The var1 and var2 are the variances for each group and the and are the numbers of samples in each group. We first divide variance by the number of smaples for each group, add these two values, and then take the square root. After we find out the t-value, we can check the value with a table of significance to see if the ratio is large enough to say that the difference between the groups is statistical significant. To test the significance, we need to set a risk level and it usually to set the alpha level to 0.05 in most research.
To perform t-test, JMP Pro 10.0.2 will be used in our statistical analysis. JMP combines powerful statistics with dynamic graphics, in memory and on the desktop. Its interactive and visual paradigm enables JMP to reveal insights that are impossible to gain from raw tables of numbers or static graphs. We can easily perform t-test from our data using JMP.

Another Possible Statistical Analysis Method

In our size estimation algorithm, we calculate diameter of the target from applying force and pixel numbers of correlative image for each depth layers. In this method, we can use principal component analysis(PCA) to compare the fitting module and differentiate the data in several groups. PCA is a mathematical variable reduction procedure. It converts a larger number of observed variables into a smaller number of variables. Number of original variables is more than or equal to the number of principal components. In this technique, the first principal component has the highest variance; the second principal component has the second highest variance and so on. But each principal component should be orthogonal to the one before that.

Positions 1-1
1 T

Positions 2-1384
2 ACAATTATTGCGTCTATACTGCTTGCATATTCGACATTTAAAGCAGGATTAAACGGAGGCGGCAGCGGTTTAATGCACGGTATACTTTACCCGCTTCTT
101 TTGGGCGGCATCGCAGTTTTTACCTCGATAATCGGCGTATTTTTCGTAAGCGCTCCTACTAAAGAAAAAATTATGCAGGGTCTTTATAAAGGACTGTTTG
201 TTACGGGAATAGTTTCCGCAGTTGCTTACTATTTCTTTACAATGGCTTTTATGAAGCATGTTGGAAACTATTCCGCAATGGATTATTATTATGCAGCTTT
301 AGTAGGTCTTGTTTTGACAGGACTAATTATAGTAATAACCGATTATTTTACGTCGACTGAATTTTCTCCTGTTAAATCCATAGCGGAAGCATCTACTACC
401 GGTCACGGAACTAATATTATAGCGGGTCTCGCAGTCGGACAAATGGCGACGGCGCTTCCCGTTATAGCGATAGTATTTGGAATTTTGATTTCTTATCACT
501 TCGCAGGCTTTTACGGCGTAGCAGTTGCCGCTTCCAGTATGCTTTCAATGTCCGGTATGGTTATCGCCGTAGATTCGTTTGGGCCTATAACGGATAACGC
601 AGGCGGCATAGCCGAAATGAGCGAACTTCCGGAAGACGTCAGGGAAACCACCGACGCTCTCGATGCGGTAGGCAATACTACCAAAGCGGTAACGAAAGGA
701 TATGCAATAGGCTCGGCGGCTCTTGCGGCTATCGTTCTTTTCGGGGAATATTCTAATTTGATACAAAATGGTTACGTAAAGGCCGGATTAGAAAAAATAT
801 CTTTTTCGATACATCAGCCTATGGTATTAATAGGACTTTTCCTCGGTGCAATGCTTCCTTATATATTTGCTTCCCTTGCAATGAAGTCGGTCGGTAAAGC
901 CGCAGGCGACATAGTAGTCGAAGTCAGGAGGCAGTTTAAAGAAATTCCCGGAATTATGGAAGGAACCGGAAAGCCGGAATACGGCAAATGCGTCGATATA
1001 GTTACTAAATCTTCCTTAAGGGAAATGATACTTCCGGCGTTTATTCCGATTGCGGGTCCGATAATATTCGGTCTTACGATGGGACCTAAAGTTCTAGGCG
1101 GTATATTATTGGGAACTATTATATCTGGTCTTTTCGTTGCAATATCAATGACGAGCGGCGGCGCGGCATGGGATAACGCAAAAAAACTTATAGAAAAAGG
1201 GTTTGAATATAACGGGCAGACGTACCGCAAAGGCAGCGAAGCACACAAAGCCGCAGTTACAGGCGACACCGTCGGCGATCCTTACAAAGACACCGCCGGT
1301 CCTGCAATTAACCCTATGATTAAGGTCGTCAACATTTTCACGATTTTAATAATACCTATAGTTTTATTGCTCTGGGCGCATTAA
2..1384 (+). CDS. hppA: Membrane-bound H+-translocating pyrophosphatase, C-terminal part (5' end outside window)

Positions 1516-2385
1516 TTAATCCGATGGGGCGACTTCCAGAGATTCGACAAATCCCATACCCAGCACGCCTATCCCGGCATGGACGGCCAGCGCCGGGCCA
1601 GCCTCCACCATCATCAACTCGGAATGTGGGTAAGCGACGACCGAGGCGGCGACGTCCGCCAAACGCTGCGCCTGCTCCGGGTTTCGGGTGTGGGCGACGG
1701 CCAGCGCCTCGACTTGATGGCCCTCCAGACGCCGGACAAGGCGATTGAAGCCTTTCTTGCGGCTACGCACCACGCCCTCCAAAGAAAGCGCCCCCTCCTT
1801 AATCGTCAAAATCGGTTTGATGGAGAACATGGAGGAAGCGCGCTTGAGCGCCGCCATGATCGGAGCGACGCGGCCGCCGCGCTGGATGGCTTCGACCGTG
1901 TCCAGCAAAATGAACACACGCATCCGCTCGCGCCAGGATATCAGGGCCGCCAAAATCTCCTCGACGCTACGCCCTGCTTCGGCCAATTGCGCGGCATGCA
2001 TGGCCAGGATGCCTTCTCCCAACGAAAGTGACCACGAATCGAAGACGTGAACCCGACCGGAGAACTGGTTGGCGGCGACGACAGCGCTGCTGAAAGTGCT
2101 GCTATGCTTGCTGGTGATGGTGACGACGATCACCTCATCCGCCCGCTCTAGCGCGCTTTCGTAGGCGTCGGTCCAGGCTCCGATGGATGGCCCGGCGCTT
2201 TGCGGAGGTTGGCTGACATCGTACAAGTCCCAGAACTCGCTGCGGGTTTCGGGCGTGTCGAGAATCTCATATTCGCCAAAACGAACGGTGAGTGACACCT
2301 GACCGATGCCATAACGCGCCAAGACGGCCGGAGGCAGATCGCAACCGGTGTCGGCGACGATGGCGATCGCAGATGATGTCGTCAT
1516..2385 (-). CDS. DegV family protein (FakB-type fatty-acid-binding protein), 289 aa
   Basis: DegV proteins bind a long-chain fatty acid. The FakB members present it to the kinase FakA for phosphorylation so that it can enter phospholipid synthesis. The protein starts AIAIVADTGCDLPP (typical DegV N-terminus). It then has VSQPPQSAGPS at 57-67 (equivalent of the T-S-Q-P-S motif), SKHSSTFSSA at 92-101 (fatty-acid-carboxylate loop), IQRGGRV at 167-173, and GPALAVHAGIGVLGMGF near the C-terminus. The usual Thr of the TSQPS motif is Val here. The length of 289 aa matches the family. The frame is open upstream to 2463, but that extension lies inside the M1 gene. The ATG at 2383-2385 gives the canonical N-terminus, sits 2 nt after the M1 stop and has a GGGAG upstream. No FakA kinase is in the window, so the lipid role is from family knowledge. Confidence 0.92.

PCA helps us to identify pattern in data and emphasize on the similarities and differences of the dataset. When the data had a large number of variables, patterns in the dataset are difficult to be recognized. So we can use it to differentiate our size data for different depth layers. We can use the PCA plot tool in the software Unscrambler for this purpose.